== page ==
To do this, it’s best to enable automatic updates over Wi-Fi, so that you don’t have to worry about keeping apps up to date.
- On iPhone, go to Settings > iTunes & App Store > Automatic Downloads and turn on App Updates.
- On Android, go to the Google Play Store > tap your profile icon in the top right > Settings > General > Auto-update apps.
If you’re concerned about your phone potentially slowing down when updating, and want to perform updates manually, you can also do this from the App Store or Google Play store.
4. Keep your operating system up to date
Similarly, operating systems also receive regular updates to improve performance and security.
It’s important you use the latest version of iOS or Android to reduce the likelihood of a security breach.
Remember to perform operating system updates over Wi-Fi, because they can use up two gigabytes of data to download.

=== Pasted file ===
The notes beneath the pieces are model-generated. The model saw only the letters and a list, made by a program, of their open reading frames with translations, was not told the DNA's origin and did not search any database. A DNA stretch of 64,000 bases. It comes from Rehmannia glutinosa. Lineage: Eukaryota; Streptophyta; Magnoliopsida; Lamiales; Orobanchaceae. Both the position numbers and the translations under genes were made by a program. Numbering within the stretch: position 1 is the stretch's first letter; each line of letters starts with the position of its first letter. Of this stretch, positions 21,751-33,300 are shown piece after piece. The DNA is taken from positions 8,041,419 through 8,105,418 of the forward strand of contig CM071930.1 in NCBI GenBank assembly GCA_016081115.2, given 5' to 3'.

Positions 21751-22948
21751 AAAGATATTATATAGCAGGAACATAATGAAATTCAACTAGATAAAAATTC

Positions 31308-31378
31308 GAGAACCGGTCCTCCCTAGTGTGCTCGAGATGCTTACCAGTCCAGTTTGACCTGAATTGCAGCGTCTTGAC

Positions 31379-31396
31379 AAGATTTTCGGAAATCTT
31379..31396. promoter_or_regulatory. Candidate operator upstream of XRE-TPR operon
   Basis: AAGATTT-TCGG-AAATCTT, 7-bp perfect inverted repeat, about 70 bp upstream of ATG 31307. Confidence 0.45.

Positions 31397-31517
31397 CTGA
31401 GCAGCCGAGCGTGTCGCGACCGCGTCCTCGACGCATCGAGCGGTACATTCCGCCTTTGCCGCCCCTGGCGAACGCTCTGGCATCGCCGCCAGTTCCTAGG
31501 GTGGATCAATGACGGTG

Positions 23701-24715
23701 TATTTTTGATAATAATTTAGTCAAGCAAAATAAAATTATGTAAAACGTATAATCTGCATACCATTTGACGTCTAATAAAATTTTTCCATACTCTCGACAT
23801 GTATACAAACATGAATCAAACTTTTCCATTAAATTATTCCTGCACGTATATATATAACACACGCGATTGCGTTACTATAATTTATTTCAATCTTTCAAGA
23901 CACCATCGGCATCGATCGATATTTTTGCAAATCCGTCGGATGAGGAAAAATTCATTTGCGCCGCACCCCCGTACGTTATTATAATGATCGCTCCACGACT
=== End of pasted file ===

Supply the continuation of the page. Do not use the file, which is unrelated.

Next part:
- On iPhone, go to Settings > General > Software Update.
- On Android, go to Settings > System > Advanced > System update > Check for update.
5. Use 2-factor authentication where possible
You’ve probably heard of 2-factor authentication (also known as 2FA). Essentially, it means using two methods of authentication when logging into something. Generally, these two factors are your password and a unique code sent to your phone.
This unique code can be sent either via SMS, or via a push notification using a 2FA app on your phone. Using a 2FA app is generally considered more secure than receiving authentication codes over SMS. This is partly because SMS codes can be read from the notification on your lock screen, unlike authenticator app codes, which you’ll need to unlock your phone to view.
2FA might not seem all that important for mobile phones, since nearly all apps leave you signed in by default. However, most of your accounts can also be signed into from the web, which is where 2FA helps to improve your security.
Generally, 2FA can be enabled on your Apple/Google account, payment apps (like PayPal), social media and messaging apps, and cloud storage apps (like Dropbox).